With about 15 km to go the road started going down toward the hó Song Da, one of two enormous reservoirs in northern Vietnam. Cool, I thought, Beh Pha might be a touristy town along the reservoir shore, and I could sure use a little bit of luxury after the cold and miserable ride. 10 km to go, and then 5 km, and nowhere did I see the signs of approaching a major tourist destination. Imagine my surprise when at the end of the final kilometer I found . . . nothing! The road ended at the water line and that was that.

Fighting my rising panic (and the thought that I would have to backtrack the last 47 km) I studied the place with a little more care and convinced myself that this was simply a ferry crossing. I had to wait for a while, and during this time a few more people arrived, but eventually the tiny and ancient ferry boat pulled in, we loaded, and shortly thereafter were disgorged on the other side of the lake. It was then that I got the best of news: A tiny sign promised that in another 27 km I would reach Gia Phu, which had been my original destination all along!
I made it to Gia Phu, but had to push another 10 km to Phu Yen, where I found a gorgeous grand hotel, where I am now decompressing and writing this blog. I am now in the heart of H’Mong country, where the folk people are more Chinese than Vietnamese, no English is spoken, and all the menus are in H’Mong rather than in Vietnamese. I was thus reduced to mimicry to get my dinner, which, although delicious, was a lot plainer than I would have liked. That is what happens when your education does not include basic fluency in H’Mong.

Vietnam 2014 – Day 6 – Up the hill and ….

It is overcast but not raining, so in my book it is a great day for motorcycling. Besides, I am retracing some of the ground I have already covered, so I am going over known ground … or at least I was going over known ground until I decided to take a shortcut. But that’s OK. Thanks to some clever navigation I miraculously managed to get back to the road to Cuc Phuong, and from there easily managed to get on the main road to the mountains.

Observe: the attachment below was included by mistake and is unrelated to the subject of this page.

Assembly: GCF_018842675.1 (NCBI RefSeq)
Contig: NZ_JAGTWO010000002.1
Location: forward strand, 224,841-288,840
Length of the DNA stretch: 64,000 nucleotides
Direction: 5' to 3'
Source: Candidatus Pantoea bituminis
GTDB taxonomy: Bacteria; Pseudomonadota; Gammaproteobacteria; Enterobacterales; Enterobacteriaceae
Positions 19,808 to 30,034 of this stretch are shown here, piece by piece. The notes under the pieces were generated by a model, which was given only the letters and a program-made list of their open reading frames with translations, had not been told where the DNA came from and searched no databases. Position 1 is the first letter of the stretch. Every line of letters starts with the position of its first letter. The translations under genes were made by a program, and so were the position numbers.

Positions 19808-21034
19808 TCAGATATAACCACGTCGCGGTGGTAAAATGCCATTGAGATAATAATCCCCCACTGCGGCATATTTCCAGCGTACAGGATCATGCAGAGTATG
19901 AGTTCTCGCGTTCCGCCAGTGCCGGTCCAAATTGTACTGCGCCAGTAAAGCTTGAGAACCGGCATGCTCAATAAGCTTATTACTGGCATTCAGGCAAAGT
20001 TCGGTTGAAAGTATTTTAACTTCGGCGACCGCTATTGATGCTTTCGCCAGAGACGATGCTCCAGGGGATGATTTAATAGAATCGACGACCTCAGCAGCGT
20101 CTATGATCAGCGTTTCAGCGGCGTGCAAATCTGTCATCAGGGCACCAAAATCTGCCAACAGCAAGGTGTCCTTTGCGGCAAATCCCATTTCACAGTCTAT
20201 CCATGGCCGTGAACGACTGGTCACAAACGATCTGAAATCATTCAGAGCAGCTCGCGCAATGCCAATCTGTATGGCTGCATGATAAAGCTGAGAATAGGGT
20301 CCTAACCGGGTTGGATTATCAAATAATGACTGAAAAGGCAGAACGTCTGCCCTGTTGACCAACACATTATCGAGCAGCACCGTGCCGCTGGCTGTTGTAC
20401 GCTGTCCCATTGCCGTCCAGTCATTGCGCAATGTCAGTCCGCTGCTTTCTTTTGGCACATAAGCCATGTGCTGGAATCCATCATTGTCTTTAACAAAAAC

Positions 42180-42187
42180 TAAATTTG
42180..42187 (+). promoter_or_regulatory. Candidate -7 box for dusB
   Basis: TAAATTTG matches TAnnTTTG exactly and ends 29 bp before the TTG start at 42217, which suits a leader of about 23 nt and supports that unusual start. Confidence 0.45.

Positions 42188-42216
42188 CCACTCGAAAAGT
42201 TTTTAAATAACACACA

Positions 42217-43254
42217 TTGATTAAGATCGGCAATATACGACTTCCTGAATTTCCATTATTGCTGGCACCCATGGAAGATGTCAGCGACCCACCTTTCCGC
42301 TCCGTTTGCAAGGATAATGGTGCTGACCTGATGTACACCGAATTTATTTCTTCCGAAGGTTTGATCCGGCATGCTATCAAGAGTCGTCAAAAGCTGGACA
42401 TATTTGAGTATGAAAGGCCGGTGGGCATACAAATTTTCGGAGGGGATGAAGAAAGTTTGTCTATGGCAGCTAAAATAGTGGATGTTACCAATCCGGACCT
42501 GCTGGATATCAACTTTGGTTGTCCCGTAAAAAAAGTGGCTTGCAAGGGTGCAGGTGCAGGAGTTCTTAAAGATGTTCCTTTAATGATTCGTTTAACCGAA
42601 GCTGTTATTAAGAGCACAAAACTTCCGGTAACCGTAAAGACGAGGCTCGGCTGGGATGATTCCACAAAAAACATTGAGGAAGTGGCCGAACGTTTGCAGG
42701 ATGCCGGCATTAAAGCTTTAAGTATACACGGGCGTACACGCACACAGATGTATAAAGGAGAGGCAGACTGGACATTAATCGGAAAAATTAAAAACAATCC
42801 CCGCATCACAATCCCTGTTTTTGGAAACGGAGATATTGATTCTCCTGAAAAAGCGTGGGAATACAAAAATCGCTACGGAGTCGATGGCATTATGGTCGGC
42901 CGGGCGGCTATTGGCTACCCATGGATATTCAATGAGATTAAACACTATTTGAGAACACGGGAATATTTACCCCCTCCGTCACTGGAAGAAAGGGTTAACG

“Road” is a euphemism for the foulest mud track I have found in my travels through five continents. But my trusty motorbike held true, and  I slowly picked my way up the mountains under a nagging drizzle. I have finally figured out that the provincial roads are regularly maintained, but as soon as the Route National goes through a town the whole thing goes to pieces, as road maintenance becomes the responsibility of the town.
Slowly I made my way up the mountains, until about noon, when I figured it was time to have lunch. I was fortunate enough to stop at a popular eatery where I was fed a scrumptious lunch of tofu, pork belly, cheese head, cabbage, and veggie soup. A veritable feast that I enjoyed to the last morsel. Coming out of the eatery I saw it was staring to drizzle, so I crossed the road and bought me a poncho (smartest thing I have ever done).
Slowly my pleasant motorcycle trip devolved into a nightmare. Mind you, the transition was so slow I was not quite sure when or how it happened: One moment I am picking my way through muddy potholes, then my poor motorcycle is slowly grinding its way up the steep slopes, then the drizzle turns into a wet fog, then the visor of my helmet becomes blurry, then my own glasses are but a haze while big trucks growl their way up the cliff-hugging asphalted path. The fog becomes thicker, and I wonder what crazy idea made me think it would be fun to risk life and limb up this wet, slippery slope. My butt is hurting, I cannot see past my nose, and my spaceship is struggling to make it to the top of the pass.